Ukraine interim president calls on Russia to stop ′provocations′ | News | DW | 28.02.2014
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Ukraine interim president calls on Russia to stop 'provocations'

Ukraine's interim leader has called on Russia to cease all military aggression. The warning followed signs of an increased Russian military presence in the Crimean peninsula during the day.

Ukraine's interim president, Oleksandr Turchynov, called on Russian President Vladimir Putin on Friday evening to stop "provocations" in Crimea.

"Russia has sent forces into Crimea…they are working on scenarios which are fully analagous with Abkhazia, when having initiated a military conflict, they started to annex the territory," Turchynov said, referring to a disputed territory on Black Sea's eastern coastline.

"I personally appeal to President Putin to immediately stop military provocation and to withdraw from the Autonomous Republic of Crimea…it's a naked aggression against Ukraine."

Turchynov likened the open aggression to Moscow's strategy leading up to its war with Georgia in 2008.

Separately, initial reports indicated that Russia had sent additional troops to Crimea. The Ukrainian president's special representative in the southern peninsula, Sergiy Kunitsyn, alleged that Moscow had deployed 2,000 soldiers to a military air base near the capital city, Simferopol.

"Thirteen Russian aircraft landed at the airport of Gvardeyskoye (near Simferopol) with 150 people in each one," Kunitsyn told Ukrainian channel ATR on Friday.

Reports of what Kunitsyn described as an "armed invasion" could not be immediately confirmed.

Meanwhile, the United Security Council began meeting in New York City on Friday to deliberate over the situation in Ukraine.

The Crimean region has been the site of heightened tensions this week, prompted by the dramatic shift in the political landscape in Kyiv after the ouster of President Viktor Yanukovych. Counter rallies between Moscow supporters and ethnic Tatar groups who favor staying under Kyiv's rule became violent on Wednesday. The following day, armed gunmen stormed government headquarters in the Crimean capital city of Simferopol, raising Russian flags over the building. They later declared that Crimea would hold a referendum on May 25 - the same day as elections in Kyiv - to determine its status.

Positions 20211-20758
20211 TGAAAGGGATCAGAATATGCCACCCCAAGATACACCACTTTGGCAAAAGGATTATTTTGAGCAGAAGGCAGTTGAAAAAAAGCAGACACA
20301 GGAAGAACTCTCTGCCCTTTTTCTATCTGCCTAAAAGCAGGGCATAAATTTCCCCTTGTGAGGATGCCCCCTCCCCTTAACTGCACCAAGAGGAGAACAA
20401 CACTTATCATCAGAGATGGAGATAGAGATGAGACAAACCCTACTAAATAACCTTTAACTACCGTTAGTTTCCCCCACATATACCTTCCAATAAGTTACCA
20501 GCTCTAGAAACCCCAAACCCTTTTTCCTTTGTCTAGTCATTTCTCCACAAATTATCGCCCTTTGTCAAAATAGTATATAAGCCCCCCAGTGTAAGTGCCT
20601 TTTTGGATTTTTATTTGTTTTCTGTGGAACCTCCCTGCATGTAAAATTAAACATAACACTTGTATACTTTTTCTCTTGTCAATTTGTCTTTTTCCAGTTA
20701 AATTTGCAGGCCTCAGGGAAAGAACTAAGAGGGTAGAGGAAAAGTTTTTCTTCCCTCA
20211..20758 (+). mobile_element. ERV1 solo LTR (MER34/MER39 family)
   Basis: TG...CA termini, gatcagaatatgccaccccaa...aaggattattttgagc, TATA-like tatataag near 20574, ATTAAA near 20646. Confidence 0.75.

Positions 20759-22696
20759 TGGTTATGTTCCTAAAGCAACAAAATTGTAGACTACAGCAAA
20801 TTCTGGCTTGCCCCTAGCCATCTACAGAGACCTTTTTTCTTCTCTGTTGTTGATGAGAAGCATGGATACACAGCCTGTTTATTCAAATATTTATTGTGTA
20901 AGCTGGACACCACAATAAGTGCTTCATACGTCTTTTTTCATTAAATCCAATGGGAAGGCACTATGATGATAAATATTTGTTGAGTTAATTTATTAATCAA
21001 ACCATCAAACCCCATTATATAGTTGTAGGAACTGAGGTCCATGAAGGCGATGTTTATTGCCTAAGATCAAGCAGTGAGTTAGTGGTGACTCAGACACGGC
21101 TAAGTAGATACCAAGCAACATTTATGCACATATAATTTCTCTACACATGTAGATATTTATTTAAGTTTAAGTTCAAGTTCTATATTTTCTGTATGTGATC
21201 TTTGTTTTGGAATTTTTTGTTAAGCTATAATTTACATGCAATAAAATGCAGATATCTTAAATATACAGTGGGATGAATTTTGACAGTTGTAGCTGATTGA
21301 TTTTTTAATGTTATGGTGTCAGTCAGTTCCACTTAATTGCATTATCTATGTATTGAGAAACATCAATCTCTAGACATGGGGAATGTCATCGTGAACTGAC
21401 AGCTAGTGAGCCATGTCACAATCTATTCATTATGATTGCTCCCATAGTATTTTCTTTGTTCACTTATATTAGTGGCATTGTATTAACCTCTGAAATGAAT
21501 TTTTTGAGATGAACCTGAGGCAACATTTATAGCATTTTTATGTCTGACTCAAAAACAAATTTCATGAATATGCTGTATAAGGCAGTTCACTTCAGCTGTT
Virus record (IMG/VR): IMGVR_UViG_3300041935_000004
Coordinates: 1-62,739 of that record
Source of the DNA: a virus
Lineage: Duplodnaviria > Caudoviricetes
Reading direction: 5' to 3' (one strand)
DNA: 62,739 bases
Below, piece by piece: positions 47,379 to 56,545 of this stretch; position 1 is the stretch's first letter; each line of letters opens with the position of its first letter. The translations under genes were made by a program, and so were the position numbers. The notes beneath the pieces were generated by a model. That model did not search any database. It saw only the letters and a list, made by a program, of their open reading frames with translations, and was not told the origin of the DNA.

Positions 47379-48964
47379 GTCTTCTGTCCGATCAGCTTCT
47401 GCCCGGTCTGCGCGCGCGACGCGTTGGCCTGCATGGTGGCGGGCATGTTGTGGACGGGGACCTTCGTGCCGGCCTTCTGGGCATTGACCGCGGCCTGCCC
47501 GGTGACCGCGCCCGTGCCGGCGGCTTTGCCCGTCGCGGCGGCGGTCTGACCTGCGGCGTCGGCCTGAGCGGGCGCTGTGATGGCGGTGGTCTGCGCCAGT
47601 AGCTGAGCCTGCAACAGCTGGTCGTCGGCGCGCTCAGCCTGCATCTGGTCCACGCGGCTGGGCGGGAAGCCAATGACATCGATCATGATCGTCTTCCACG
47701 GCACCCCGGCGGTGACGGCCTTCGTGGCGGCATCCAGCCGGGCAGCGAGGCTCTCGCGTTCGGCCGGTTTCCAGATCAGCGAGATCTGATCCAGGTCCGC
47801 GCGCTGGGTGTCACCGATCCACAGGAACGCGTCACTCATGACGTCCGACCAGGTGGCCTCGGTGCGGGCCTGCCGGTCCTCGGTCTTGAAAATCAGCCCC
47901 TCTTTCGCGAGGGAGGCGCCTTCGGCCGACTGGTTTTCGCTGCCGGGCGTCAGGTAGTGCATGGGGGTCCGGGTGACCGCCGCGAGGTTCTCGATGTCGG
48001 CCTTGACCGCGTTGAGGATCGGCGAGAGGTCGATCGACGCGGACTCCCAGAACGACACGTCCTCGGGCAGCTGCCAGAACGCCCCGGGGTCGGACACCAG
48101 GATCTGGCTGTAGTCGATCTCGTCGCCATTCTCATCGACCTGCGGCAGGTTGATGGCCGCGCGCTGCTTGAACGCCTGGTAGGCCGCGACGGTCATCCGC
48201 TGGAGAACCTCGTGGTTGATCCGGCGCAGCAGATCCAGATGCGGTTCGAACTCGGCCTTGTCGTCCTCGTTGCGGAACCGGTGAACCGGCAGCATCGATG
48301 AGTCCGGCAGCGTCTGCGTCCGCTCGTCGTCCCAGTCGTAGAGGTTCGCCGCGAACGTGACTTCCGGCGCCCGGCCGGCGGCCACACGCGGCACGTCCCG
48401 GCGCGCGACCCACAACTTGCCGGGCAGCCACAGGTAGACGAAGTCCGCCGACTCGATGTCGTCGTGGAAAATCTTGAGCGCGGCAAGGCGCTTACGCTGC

Ukraine regains control of airport

Earlier on Friday Ukraine's new interior minister, Arsen Avakov, accused Russian naval forces of having taken control of the military airport in the Black Sea port of Sevastopol in Ukraine's mainly-Russian-speaking Crimea region.

"I consider what has happened to be an armed invasion and occupation in violation of all international agreements and norms," Avakov said in a statement posted on his Facebook page.

One of Russia's naval fleets is based at Sevastopol.

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Airport seizures complicate Crimea crisis

Later in the morning, dozens of unidentified gunmen were seen patrolling the airport at Simferopol. Officials later said that Ukrainian authorities had regained control of the area. It was not immediately clear when the airport would resume normal operations after the incident prompted flight cancellations.

The heightened tensions prompted both the United Kingdom and Germany to warn their citizens from travelling to or remainining in the Crimean peninsula.

Doubt has arisen since Wednesday over Russia's intentions toward Ukraine, following the announcement of a military drill in the country's vast western region, which borders Ukraine. President Vladimir Putin contends the exercise is not related to the political crisis in the eastern European country and has said Moscow would not infringe on its sovereignty.

Ousted President Yanukovych's sudden reappearance on Friday after disappearing for several days also angered Kyiv. The deposed leader, in clear defiance of an international arrest warrant, gave a press conference in Russia where he insisted that he was still the head of Ukraine. Yanukovych is wanted on mass murder charges in the deaths of nearly 100 people during popular protests.

kms/av (AFP, Reuters)

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